Since I started blogging, and like actually blogging, I’ve gotten to know some of the most interesting people — authors, writers, entrepreneurs, and above all, leaders. All in their 20s, too, and yet they’ve accomplished so much. Imagine where all these people will be in 10 or 20 years: they’ll be the most successful people of our generation.

Anyways, it’s because I love blogging that I don’t feel guilty at all about the two hours I spent tonight moving my blog from Blogger (hosted on nomadlife.org) to WordPress. If anything I feel like making the big switch to WordPress somehow makes me a more legitimate blogger.

There are many reasons I am blogging. One, I obviously like to write, a lot. Two, everyone from Loren Feldman to Penelope Trunk to Mitch Joel — tons of successful people at the top of their industries — are heralding the benefits of blogging. It’ll enhance your career, your personal brand, your reputation, your goals, your network, blah blah, all the experts are saying it. Yet the vast majority of us are still too scared to actually give in and do it, despite all the proven and much-talked about benefits of blogging. People are still scared to really express themselves and say what they mean.

And that’s a shame, because social technology really has the power to enhance your life, if you let it. But most of this stuff, even blogging, is far from mainstream yet. Particularly among college students, which is unfortunate and is something I gripe about every once in a while. But blogging can open up a wealth of resources if you can put in the work and patience it demands. The rewards are certainly worth it, though.

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Does anyone read print newspapers anymore?

November 24, 2008

Do you? I don’t. As avid of a news reader as I am, I can confess to not reading a single thing in print. I get everything online now, like everyone else. The big media companies are definitely feeling it — and the impending recession is making the situation even worse.

For my dad’s generation, print newspapers were an important part of everyday life. My dad still reads the Wall Street Journal every morning on the train to work and treasures it, but I think he’s of a dying breed. Yesterday he was showing me some stock quotes in the WSJ and I was struck by how long it had been since I had read a print copy of anything to get the news. Especially for something as rapidly changing as stock quotes, it seemed futile to me to look at a print newspaper published only once a day, when those stocks would fluctuate constantly throughout the day and the most up-to-the-minute updates could only be found online.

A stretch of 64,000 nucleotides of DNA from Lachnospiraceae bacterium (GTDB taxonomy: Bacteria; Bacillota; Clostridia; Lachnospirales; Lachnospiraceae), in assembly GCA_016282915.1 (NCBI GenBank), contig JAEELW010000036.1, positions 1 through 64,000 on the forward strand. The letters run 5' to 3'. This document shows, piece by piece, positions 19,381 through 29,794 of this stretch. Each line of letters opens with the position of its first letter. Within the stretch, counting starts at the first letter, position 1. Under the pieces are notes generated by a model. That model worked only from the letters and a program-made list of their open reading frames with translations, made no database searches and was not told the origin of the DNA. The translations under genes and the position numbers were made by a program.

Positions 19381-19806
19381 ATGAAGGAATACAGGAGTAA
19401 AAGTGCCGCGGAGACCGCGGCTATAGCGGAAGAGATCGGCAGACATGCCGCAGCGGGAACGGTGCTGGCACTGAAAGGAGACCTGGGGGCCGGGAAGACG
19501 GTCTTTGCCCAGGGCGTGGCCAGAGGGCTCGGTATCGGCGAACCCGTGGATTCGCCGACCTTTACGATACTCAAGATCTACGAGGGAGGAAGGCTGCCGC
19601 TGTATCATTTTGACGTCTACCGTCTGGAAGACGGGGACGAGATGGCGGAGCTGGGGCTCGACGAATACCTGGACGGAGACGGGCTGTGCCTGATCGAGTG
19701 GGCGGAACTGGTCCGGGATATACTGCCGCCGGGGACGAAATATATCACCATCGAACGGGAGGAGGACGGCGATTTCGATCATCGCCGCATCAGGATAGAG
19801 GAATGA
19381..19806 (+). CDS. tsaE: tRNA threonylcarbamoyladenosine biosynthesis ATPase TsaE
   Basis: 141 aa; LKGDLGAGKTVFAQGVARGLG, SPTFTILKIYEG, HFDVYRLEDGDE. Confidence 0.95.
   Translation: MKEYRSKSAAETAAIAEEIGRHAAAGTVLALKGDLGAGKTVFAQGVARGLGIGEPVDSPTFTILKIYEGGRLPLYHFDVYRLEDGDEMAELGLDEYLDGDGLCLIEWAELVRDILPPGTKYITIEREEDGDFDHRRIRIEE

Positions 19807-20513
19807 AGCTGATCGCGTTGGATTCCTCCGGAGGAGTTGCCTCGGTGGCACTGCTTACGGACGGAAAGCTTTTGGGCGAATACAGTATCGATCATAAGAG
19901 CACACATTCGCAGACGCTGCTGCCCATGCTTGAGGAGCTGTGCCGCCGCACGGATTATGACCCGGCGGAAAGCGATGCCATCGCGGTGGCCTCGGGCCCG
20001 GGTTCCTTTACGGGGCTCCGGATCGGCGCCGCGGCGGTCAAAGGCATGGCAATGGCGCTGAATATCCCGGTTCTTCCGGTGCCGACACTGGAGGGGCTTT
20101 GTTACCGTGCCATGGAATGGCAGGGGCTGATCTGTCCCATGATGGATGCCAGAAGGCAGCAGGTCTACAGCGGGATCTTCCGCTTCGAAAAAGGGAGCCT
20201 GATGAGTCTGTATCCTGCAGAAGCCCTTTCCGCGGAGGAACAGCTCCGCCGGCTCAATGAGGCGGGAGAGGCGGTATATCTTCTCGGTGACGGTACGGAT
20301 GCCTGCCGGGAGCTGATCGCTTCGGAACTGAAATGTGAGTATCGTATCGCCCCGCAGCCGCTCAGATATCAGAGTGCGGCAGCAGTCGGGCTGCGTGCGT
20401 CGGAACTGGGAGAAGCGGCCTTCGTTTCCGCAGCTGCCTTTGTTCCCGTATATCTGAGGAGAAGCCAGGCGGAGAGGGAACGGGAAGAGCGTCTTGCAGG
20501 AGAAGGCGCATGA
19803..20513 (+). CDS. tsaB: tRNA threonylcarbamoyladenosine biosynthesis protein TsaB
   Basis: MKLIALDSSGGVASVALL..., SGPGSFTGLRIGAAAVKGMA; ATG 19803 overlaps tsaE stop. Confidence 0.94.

Last week the New York Times, still my favorite for news, announced that it sharply reduced its dividend — which will save the New York Times Co. about $97.8 million a year. This is after years of increasing its dividend. Some think that page by page, section by section, the NYT’s influence is fading away.

PC Magazine is shutting down its print edition and going completely digital.

And did you know over half the Washington Post company’s revenue comes not from WaPo or Newsweek…but from its Kaplan test prep division?

On the other hand, in July, Gawker Media got twice as many pageviews as the LA Times website. And Huffington Post has supposedly raised $15 million in capital.

AdAge questions whether print can even survive another five years — a little pessimistic if you ask me. But then there’s been so many media layoffs lately, that the blogging giants are trying to seize an opportunity by offering free blog accounts to laid-off journalists. So who knows.